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I have created a WPF app where I dynamicly build XAML elements using c# code and then add them to a root "container" grid.

What I'm trying to do is take advantage of the features in Blend and create some XAML Pages that have their own set of code behind logic, Storyboards, etc.

I want to load that XAML at runtime, however for some reason my approach is not working and I'm at a loss for why.

This what what I did before. In my root Window I create a new MyModule and add it to my contentRoot.

 myModule = new MyModule();
 contentRoot.Children.Add(myModule );

(Approach that works) MyModule class extends Canvas and consists of a .XAML file and .CS code behind file. The XAML is just a root canvas, and the .CS has all the logic to create elements and add them to the root canvas.

When I use this same approach where MyModule is now extends Page nothing shows up. The XAML now has a lot of content in it including a Canvas.Resources Canvas.Triggers, and a bunch of other elements.

How can I load pre-created XAML content from a Class including the code behind logic at run time?

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3 Answers 3

up vote 4 down vote accepted

Page and Canvas are two different kind of components in XAML.

Page is framework element, and Canvas is Container, which can have multiple controls placed with absolute x,y coordinates. Where else Page has only one property "Content" you can consider Page being an advanced content control.

Blend must have created methods related to Canvas and which will be like "Canvas.SetLeft" etc, but they will certainly not work in Page.

Your Page class must have one content of type "Canvas" and you must add all controls inside "Canvas" inside page, that shall help you.

This is the text from MSDN,

A Page can have only a single child element. All other elements on a Page must be descendents of that element. Typically, the content of a Page hosts a layout element—such as Grid, StackPanel, and DockPanel—that hosts the content of the Page.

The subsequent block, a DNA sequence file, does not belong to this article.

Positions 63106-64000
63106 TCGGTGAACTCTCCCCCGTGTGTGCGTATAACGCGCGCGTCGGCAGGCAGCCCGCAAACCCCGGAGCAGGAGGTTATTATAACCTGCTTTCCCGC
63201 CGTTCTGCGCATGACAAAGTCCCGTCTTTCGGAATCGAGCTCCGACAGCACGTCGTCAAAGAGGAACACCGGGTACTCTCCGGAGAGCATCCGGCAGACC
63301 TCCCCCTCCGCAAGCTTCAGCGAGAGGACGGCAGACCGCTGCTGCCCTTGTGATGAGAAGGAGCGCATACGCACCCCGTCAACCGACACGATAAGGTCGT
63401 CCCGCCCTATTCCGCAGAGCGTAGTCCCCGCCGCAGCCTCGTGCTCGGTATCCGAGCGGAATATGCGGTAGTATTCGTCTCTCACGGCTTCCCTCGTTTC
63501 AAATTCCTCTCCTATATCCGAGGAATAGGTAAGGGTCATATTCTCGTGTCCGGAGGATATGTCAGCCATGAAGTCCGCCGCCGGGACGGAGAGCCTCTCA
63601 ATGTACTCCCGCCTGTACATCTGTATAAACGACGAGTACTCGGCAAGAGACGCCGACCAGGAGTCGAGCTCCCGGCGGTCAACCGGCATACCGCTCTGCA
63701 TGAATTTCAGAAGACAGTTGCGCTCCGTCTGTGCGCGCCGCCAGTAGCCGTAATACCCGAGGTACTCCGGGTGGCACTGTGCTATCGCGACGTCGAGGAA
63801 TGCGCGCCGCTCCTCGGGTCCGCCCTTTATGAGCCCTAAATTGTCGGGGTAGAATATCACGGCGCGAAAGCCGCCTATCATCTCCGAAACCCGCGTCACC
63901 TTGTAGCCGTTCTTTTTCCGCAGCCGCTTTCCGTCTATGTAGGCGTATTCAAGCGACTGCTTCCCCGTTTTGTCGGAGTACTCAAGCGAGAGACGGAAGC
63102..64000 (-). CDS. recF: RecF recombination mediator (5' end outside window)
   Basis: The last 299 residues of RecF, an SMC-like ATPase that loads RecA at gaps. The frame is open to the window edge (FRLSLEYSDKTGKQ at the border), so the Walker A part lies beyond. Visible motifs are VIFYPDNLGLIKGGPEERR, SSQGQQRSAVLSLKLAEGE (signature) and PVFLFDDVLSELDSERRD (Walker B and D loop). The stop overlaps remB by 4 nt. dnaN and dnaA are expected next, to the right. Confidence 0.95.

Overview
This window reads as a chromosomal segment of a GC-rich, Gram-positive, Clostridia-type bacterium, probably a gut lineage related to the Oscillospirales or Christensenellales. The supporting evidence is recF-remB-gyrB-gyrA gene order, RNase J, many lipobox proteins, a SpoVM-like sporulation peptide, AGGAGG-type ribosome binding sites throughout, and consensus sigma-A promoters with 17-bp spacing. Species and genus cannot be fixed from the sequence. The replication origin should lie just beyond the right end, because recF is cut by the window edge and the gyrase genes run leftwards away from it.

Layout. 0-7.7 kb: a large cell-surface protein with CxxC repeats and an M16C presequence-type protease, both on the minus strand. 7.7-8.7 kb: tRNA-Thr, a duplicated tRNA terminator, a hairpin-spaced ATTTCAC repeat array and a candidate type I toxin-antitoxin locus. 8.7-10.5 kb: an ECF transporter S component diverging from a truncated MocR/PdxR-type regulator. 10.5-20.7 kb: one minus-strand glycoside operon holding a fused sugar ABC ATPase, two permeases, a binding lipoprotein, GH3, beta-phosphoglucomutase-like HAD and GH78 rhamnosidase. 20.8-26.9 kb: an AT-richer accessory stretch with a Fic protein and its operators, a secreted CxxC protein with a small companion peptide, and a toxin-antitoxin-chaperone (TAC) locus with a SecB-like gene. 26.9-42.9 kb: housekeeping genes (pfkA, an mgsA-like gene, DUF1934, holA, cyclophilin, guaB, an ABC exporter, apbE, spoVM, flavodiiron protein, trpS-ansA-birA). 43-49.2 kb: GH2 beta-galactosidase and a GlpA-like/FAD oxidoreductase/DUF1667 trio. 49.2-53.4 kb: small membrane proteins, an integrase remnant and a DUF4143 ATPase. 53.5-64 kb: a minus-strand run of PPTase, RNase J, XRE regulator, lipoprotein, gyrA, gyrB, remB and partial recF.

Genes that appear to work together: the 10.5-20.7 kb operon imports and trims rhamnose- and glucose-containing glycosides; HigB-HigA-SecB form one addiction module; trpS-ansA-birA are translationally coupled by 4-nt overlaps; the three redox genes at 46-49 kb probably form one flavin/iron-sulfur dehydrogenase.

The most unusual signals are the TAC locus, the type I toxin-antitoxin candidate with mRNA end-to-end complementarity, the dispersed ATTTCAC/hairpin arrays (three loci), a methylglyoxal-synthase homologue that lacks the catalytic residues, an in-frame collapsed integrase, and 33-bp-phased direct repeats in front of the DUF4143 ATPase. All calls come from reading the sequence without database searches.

In your case, Page should host one element "Canvas" and add items.

Or why dont you try this one, let your MyModule be same as what it is, and you create a new Page, called MyModulePage and it should look like this.

    <MyModule/> <!-- that is your canvas generated in blend -->
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  FileStream xamlFile = new FileStream("Resources/News/NewsModuleCanvas.xaml", FileMode.Open, FileAccess.Read);
  Canvas newsCanvas = (Canvas)XamlReader.Load(xamlFile);

Used this to load XAML, however this still does not give me the option of also adding the code behind logic.

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Are you saying you want to inject arbitrary code behind to this XAML file? Where is your code behind located? – Szymon Rozga Sep 28 '09 at 19:13
inject, I don't think so, I just want to access some of the methods contained in the code behind as well as access some of the XAML elements like Storyboards. – discorax Sep 29 '09 at 19:51

I find this question a bit unclear, but here's something that worked for me.

Define MyModule as:

<Page x:Class="WpfApplication3.MyModule"
    Height="300" Width="300">

public partial class MyModule : Page
    public MyModule()
        this.Content = new TextBlock(new Run("WOW!"));

Created a standalone file called MyModuleStandalone.xaml:

<local:MyModule xmlns=""

The code below works. When I show c, it displays a text block with the text "WOW!".

FileStream xamlFile = new FileStream("MyModuleStandalone.xaml", FileMode.Open, FileAccess.Read);
MyModule c= (MyModule)XamlReader.Load(xamlFile);
this.Content = c;

The local var c is an instance of MyModule so all of the code from that class is available. Is this what you're looking for?

You cannot use the x:Class attribute in your standalone XAML file because this implies the XAML is a partial class and the rest of the class is declared somewhere else. XamlReader just won't support it.

Remember that when you read in a XAML file, you are reading in a serialized object. There is no way to dynamically inject code behind into an arbitrary standalone xaml file.

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do you know if you can access properties inside c for instance, Start/Stop storyboards? – discorax Sep 29 '09 at 19:31

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